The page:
I can see why I had such a hard time trying to find topics when I was blogging every day — there are no great emotions in my life as when I was dealing with grief, no great adventures as when I was hiking or road tripping, no wonderful new experiences as when I bought my house. There’s just me going about what has become my normal life, which mostly entails spending two or three hours working on my yard and the rest of the time reading or relaxing and trying to recuperate from the labor.
To be honest, I’m not sure this is a fulfilling life, but to be even more honest, I’m not sure I care. It takes a lot of energy to search for ways of being fulfilled and then to follow through, and I have never been a high-energy person. I do have a part-time job looking after an older woman, so that’s something anyone would consider worthwhile. Outside of that job, however, my only responsibility is looking after myself, and that should be at least as worthwhile as looking after someone else, right? I’m not sure why, but we seldom think we are as important as others. When we’re coupled, it’s easy to feel as if we’re leading a worthwhile and fulfilling life because of its “we” centeredness. Being “me” centered is considered selfish, but when “me” is all there is, then by definition, we have to give ourselves as much validity as when we were a “we.”
Now that I think of it, I spend more time looking after my yard than I spend looking after myself. I’m pretty easy to care for — make sure I have plenty of books, fix relatively healthy meals, try to put myself to bed at a reasonable hour. My yard, on the other hand, is rather demanding. Because of the lack of natural moisture in the area (due to a curse put on this land by the survivors of the Sand Creek massacre, I’ve been told, and even a subsequent blessing ceremony by more current members of that tribe couldn’t remove the curse) I have to spend time watering my grass and plants. I gave up weeding my gardens in the summer because it was impossible to keep on top of the growth (the weeds around here thrive even without much moisture), so I am having to do now what I didn’t do then. I’m also extending my garden, bit by bit. (There is still a swath of my backyard that has never been cleared; the weeds and weedy grasses are so dense it takes an hour just to clear a few feet.)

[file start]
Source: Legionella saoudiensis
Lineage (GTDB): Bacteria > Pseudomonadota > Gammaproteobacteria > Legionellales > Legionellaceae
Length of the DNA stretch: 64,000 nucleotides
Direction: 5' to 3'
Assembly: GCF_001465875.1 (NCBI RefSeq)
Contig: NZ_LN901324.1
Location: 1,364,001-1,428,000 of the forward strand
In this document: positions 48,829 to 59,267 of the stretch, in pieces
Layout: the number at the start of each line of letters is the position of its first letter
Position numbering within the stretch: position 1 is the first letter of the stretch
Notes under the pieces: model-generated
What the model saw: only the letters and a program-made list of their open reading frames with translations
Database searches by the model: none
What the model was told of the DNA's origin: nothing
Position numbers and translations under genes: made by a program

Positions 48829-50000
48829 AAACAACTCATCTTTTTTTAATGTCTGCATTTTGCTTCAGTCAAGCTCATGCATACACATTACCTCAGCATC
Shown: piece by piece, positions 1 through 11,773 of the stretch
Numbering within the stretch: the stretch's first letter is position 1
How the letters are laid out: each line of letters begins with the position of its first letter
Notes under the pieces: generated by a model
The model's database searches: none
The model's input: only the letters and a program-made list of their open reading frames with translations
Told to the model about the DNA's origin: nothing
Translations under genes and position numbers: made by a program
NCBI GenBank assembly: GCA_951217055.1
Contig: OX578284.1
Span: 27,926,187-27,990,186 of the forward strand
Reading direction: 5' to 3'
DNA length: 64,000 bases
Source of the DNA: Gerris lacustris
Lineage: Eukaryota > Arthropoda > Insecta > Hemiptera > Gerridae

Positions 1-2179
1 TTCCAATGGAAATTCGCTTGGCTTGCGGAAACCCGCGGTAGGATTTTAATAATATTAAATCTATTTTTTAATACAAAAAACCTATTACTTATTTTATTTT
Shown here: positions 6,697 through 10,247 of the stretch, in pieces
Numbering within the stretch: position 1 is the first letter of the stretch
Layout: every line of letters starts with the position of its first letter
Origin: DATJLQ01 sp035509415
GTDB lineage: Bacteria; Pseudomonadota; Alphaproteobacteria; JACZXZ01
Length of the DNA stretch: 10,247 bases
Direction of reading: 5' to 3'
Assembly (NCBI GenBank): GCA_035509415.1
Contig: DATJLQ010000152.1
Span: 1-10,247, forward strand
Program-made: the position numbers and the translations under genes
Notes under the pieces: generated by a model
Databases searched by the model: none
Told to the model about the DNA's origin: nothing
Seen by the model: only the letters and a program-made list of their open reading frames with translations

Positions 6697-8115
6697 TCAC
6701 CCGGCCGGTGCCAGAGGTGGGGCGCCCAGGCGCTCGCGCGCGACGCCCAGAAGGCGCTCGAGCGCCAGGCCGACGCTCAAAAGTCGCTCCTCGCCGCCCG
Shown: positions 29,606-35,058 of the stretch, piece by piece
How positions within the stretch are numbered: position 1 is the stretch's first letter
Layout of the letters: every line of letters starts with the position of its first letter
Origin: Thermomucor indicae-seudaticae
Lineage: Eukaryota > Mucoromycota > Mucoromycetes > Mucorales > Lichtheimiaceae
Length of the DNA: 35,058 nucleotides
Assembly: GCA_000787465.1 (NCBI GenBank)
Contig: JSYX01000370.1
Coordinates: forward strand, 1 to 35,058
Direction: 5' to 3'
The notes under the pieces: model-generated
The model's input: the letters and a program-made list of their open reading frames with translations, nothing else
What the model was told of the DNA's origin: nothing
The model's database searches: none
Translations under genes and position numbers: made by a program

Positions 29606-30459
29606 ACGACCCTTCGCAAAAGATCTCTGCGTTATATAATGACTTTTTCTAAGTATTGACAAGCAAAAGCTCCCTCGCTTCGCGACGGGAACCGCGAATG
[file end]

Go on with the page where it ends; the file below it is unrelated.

Although such work might not be compelling to others, it is to me, especially this time of year when the cleared gardens stay cleared, and the fall flowers bring intense color to the yard. It’s also fulfilling work in a creative sort of way, with the yard as a canvas I paint with plants. Although the heat-stressed grass hasn’t yet greened up, at least, with the cooler temperatures, I don’t have to worry about additional damage the sun can do, and there’s always hope for the spring.
Actually, hope isn’t just for spring. When there aren’t big emotions, big adventures, big experiences to fill my life, there’s always hope for something — a chance visit with a friend, a few words that make me think, a new flower to plant or to enjoy, a book that keeps me interested. Even without hope of . . . something . . . there’s still today and my gratitude that even though there might not be a lot to bring drama to my life or heighten my emotions (and hence give me blog topics), there’s nothing to torment me, either.
Pat Bertram is the author of Grief: The Inside Story – A Guide to Surviving the Loss of a Loved One. “Grief: The Inside Story is perfect and that is not hyperbole! It is exactly what folk who are grieving need to read.” –Leesa Healy, RN, GDAS GDAT, Emotional/Mental Health Therapist & Educator.